Jack Kerouac’s muse Neal Cassady inspired iconic Beat Generation novel ‘On the Road’; son looks back
Neal & Jack
Over ambient chatter of a rowdy East Village watering hole his father would have reveled in, the son of Beat Generation icon Neal Cassady is sharing a quirky family secret.
“My father named me after his friend Jack Kerouac and his friend Allen Ginsberg,” he says, rubbing his Hemingway-like white beard and speaking enthusiastically about his old man between puffs of a cigarette and sips of a strong cocktail.
“But on my birth certificate, it says John Allen Cassady,” the 59-year-old California musician notes. “I asked my mom, and she said, ‘I asked your father soon after you arrived the same question. And he goes, “Well, if you say it fast, it sounds like Jack Assady, and nobody’s gonna call my son a jackass all his life.'”
More than 54 years after Kerouac immortalized his cross-country odysseys with Neal Cassady in the novel “On the Road,” Tinseltown is embracing the bohemian ambassadors of post-World War II euphoria with a bear hug.
James Franco’s portrayal of Ginsberg in the 2010 movie “Howl” tipped off a spate of big-screen projects exploring the literary clique that rejected the stuffy conformity of the ’50s and laid the groundwork for the rebellious ’60s.
Although “On the Road” was a literary sensation that inspired a legion of free spirits to stir up “a dust cloud over the American Night,” an adaptation of Kerouac’s masterpiece is hitting cineplexes for the first time.
Produced by Francis Ford Coppola, who has owned the film rights for 30 years, the $25 million movie, set for a December release, will star Garrett Hedlund of “Tron: Legacy” fame as Neal Cassady’s doppelganger Dean Moriarty. British actor Sam Riley won the role of Kerouac’s alias, Sal Paradise.
Skippering a cast, which includes Hollywood A-listers Amy Adams, Kirsten Dunst, Kristen Stewart and Viggo Mortensen, is Brazilian Walter Salles — director of the Che Guevara biopic, “Motorcycle Diaries.”
“Love Always, Carolyn,” a documentary about the love triangle Neal Cassady pushed his wife into having with Kerouac, was a big hit at this year’s Tribeca Film Festival. But the subject of the film ripped it as “a betrayal of trust.”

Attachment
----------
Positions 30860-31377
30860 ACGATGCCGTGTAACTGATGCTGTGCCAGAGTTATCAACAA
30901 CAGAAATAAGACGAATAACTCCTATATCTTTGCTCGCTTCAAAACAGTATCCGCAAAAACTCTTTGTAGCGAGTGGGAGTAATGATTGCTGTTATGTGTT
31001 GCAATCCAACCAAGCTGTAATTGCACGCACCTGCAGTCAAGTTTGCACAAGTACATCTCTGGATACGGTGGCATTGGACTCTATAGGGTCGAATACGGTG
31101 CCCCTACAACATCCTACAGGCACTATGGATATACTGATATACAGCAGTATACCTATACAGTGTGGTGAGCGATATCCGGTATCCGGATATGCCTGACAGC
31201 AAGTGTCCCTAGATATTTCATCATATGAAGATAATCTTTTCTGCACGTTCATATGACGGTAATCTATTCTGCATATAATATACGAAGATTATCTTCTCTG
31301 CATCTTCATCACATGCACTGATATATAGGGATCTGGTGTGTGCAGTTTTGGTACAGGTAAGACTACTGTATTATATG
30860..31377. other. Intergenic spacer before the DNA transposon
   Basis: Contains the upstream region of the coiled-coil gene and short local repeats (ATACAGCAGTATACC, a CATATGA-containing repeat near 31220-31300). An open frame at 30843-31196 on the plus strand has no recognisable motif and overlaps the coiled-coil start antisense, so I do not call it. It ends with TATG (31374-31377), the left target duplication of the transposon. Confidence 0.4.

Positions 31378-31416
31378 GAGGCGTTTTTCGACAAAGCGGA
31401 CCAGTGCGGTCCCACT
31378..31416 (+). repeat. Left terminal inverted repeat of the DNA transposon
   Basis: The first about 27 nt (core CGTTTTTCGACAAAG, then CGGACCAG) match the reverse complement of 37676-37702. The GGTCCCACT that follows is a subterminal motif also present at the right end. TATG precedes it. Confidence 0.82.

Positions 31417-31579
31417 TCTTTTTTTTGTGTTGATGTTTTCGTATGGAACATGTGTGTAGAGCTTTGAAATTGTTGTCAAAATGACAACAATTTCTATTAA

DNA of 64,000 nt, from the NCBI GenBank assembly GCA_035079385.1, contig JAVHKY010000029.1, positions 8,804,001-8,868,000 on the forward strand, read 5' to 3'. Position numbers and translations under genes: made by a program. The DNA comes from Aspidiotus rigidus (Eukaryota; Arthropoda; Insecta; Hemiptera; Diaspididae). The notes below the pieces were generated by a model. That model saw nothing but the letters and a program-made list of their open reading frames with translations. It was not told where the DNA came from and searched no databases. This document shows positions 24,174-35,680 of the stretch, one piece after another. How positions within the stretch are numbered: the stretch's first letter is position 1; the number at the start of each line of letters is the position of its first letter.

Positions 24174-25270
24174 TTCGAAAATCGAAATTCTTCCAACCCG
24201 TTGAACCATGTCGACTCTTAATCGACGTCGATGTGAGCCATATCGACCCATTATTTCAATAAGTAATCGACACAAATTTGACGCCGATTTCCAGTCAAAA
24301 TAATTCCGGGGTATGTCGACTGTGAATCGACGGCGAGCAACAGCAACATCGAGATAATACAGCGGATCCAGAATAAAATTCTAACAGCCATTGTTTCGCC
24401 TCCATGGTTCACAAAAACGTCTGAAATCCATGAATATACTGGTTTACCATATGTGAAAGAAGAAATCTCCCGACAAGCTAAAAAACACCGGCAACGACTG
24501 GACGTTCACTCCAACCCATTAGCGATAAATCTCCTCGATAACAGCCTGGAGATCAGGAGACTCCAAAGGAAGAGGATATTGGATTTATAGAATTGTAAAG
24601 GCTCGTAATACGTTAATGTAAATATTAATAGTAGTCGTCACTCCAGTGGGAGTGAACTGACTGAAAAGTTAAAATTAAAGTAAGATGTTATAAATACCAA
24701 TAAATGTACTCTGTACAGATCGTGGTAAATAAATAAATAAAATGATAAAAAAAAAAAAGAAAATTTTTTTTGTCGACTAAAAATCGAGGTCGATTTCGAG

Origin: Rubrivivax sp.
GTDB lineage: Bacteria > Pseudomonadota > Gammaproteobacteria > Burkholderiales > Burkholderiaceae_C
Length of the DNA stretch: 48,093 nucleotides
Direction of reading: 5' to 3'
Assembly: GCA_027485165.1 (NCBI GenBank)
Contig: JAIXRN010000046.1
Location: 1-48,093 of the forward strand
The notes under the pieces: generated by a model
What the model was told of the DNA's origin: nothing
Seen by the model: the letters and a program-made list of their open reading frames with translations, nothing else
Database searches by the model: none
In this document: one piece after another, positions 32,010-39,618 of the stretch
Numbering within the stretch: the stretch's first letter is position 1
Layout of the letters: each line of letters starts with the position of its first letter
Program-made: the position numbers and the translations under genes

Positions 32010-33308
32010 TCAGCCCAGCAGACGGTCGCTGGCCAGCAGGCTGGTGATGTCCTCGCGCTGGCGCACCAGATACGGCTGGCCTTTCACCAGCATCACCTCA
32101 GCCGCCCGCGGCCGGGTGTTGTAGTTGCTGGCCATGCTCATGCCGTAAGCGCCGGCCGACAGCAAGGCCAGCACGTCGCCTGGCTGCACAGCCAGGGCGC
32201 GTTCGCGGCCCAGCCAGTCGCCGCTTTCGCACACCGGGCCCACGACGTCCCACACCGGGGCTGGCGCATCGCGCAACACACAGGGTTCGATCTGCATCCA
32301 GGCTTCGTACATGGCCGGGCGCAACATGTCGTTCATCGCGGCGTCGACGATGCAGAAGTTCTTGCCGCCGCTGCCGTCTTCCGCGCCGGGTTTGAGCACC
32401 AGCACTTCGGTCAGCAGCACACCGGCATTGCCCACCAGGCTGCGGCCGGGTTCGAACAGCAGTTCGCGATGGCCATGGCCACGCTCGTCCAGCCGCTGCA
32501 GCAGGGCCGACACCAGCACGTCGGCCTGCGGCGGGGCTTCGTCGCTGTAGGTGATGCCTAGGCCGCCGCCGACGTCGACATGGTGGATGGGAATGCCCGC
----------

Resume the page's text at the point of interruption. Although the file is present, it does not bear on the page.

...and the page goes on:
“Ah well, story of my life,” 88-year-old Carolyn Cassady told the Daily News in an email.
The celluloid version of Kerouac’s 1962 autobiographical novel “Big Sur” is on schedule for a 2012 premiere. The flick will feature French actor Jean-Marc Barr as Kerouac and “Glory Road” star Josh Lucas as Cassady. Another documentary covering Neal Cassady’s “Magic Trip” with Ken Kesey and the Merry Pranksters comes out Aug. 5.
The cinematic onslaught is poised to introduce a new generation to Kerouac’s gang of Rikers Island inmates and “poetic con men” from “On the Road.”
Front and center of this new mad swirl is Kerouac’s famous muse, Neal Cassady.
In “On the Road,” Kerouac portrays his wild and crazy “long-lost brother” as a “holy con man” in a real Western business suit. But John Cassady insists that his dad was just as much a family man.
“I’ve got stories no one else would ever know because I actually grew up with the guy,” says John Cassady, who was 16 when his father died in 1968 after a night of heavy drinking and drugging in Mexico.
“To this day, I get old farts going, ‘Oh no, he was with us in Berkeley that weekend.’ ‘No, he was with us in L.A. that weekend,'” Cassady says. “I hate to disappoint you guys, but he was with me at home running foot races on the back lawn or teaching me chess or something.
“In other words, he was everywhere at once,” he says. “I’m convinced he had four or five clones, because everybody’s got a story.”
Actor John Ventimiglia of Brooklyn — who played chef Artie Bucco on “The Sopranos” — agrees, saying: “Neal was a cross between an outlaw, a movie star and a cowboy.
“He’s one of those epic figures that are there to inspire other people in a way,” says Ventimiglia, who in 2007 narrated an audio book of the original 120-foot-long scroll Kerouac used to type “On the Road” in an apartment on W. 20th St. in Chelsea.
Mesmerized by Kerouac’s cool-intellectual style since the fifth grade, Ventimiglia says he hopes the “On the Road” movie doesn’t sacrifice the words for on-screen action.
“He’s such a beautiful writer. He could find beauty in anybody,” says Ventimiglia, who has channeled Kerouac in readings in New York and throughout Europe.
David Amram, 80, who in 1959 appeared in and composed the music for the original Beat movie, “Pull My Daisy,” still hosts a mix of jazz and Beat prose the first Monday of every month at Cornelia Street Café in Greenwich Village, frequently featuring Kerouac readings by Ventimiglia.
He predicts the spike in popularity of his iconic peers will spawn new throngs of free spirits and prompt another press run of “On the Road.”
“And if they read it, they won’t be disappointed,” Amram says.
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